It's a proud moment to see my before and afters on the front page of the Sunday's New York Times Real Estate section. It's been a long journey to this milestone. Today I share with you my backstory. Do you ever wonder about the realities of flipping a house compared to what you see on HGTV? On June 17, 2018, The New York Times profiled my business partner, Joshua Levitt, and his journey into house flipping with me and my husband, Graham Blundell, in an article entitled "Flippers, Meet Reality". I get a mention in the article and my designs are featured in the slide show. Read The New York Times Article by Ronda Kaysen, an eloquent writer who also authors the highly entertaining weekly Right At Home real estate column.
When I meet new people and tell them what I do for a living, they immediately say the following things... "You're a designer and home flipper?! That's my dream job!" and "Do you and your husband have a TV show yet?". It makes me laugh to myself. Perhaps you'd be shocked to learn that I only spend about 5% of my project time picking the perfect combination of tile, cabinets and countertops. And lately, more and more people tell me with starry eyes that they plan to start flipping houses too. If you're considering doing this, please call me first. There is so much more behind the scenes than you’ll ever see on TV.
Six and a half years ago, those same stars sparkled for me and my husband one Saturday morning while sitting at the dining table looking out at our neighbor's house that sat in short sale. "Whoever buys that house and does X, Y & Z will make a fortune..." We'd always talked about investing in real estate. Was it time to do this? With faith in his financial savvy and in my design skills, we took the biggest calculated risk of our lives to date, flipped the house next door and it did pay off. We decided to keep riding the renovation rollercoaster again and again because teetering on the edge of bankruptcy gets our hearts racing in a good way. My husband managed the projects full time and I managed the design elements as best as I could while working my full-time corporate day job.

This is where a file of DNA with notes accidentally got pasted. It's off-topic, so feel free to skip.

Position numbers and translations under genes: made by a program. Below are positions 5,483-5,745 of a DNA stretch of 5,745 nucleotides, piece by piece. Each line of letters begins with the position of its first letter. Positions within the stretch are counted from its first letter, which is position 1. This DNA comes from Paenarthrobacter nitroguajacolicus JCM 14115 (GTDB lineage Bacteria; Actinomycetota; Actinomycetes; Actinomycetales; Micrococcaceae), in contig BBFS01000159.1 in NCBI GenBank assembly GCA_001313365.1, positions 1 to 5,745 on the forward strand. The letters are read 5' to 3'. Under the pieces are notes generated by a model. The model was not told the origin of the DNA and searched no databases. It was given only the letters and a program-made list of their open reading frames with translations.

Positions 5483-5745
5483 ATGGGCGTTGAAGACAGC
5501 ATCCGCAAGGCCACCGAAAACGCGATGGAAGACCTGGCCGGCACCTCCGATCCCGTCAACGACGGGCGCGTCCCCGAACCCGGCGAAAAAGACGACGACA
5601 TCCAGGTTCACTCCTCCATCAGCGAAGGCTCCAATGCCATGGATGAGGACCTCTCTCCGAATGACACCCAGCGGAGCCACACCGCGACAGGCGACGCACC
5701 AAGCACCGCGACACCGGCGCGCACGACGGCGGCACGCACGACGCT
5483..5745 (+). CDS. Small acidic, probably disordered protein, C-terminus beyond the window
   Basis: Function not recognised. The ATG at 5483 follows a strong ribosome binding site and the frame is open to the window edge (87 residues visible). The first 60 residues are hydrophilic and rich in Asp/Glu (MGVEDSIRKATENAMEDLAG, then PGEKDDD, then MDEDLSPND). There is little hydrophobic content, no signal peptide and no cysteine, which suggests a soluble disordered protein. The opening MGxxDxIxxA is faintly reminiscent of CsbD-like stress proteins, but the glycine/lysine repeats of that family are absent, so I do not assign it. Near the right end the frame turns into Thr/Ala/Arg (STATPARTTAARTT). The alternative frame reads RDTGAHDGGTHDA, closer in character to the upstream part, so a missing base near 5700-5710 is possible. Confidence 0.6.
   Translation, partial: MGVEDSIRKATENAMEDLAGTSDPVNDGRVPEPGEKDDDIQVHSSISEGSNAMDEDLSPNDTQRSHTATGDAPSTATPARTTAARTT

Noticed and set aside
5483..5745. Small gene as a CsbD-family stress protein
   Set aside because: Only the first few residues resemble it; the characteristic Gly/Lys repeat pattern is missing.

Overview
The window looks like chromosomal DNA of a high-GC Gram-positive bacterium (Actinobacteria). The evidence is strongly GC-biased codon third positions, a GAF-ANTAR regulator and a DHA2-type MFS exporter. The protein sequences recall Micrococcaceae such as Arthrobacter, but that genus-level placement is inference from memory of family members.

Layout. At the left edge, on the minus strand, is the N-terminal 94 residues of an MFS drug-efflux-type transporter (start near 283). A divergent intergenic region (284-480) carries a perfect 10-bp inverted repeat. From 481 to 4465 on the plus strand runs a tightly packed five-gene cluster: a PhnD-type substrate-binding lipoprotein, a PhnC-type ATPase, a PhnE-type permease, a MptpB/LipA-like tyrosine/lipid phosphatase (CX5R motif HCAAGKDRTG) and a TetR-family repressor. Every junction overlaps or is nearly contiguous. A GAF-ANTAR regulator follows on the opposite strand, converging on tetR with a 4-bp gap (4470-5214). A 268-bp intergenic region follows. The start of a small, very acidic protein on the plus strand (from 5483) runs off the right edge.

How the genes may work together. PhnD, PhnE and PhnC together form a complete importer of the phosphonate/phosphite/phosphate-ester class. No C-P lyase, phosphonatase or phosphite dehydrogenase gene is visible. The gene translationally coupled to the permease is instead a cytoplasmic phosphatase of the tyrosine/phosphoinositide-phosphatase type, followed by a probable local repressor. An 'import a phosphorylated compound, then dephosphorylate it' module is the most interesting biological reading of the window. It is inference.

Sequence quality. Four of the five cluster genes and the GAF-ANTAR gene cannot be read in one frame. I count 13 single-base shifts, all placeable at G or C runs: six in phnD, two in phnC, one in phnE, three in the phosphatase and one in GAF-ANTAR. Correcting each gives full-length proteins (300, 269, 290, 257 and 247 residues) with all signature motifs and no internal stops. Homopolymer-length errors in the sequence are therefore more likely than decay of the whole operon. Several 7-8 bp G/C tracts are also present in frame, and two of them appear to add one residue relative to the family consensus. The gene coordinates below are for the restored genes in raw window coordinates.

There's a steep and expensive learning curve if you have limited prior knowledge or experience in flipping. Buckle up for the ride in finding properties, evaluating properties, making offers, getting your offers accepted, getting through inspections, getting financing, closing the deal, planning the renovations, hiring the contractors, managing the renovation to every last punch list item, staging, putting it back on the market, getting offers, getting through inspections and closing the deal again. Does it sound exhausting yet? It is. At each step in the process, things can and often do go wrong. Deals fall through. Contractors fail you. Products arrive damaged. Timelines gets pushed. Funds start depleting. Moderate to severe panic sets in. It takes nerves of steel and buckets of cash to make it through our typical nine to twelve month project life cycles. No, it does not take six to eight weeks ever. We don't do those kind of flips.
I don't even like the term "flipping" for what we do. We restore old houses as best as possible with the resources we have and we resell them for profit. Thanks to TV shows, flipping somehow implies that we slap a coat a paint on it, throw some cheap cabinets and tiles in there and put it back up for sale as fast as possible. And that might very well be what some flippers do but that's not what we do. We restore houses we were live. We invest in beautifying our community of mostly turn of the century homes. We add love back into old homes that are run down or just out dated. We update homes for modern living while preserving character. My personal renovation motto is "If you do right by the house, you can never go wrong."
We think critically and aim to make the best possible decisions at every step in the renovation process... space planning, architectural planning, scope of work, design concept, contractors, permits, demolition, framing, rough plumbing, rough electrical, mechanicals, inspections, insulation, sheet rock, flooring, trim, paint, tile, cabinets, countertops, plumbing finishes, electrical finishes, touch ups and staging.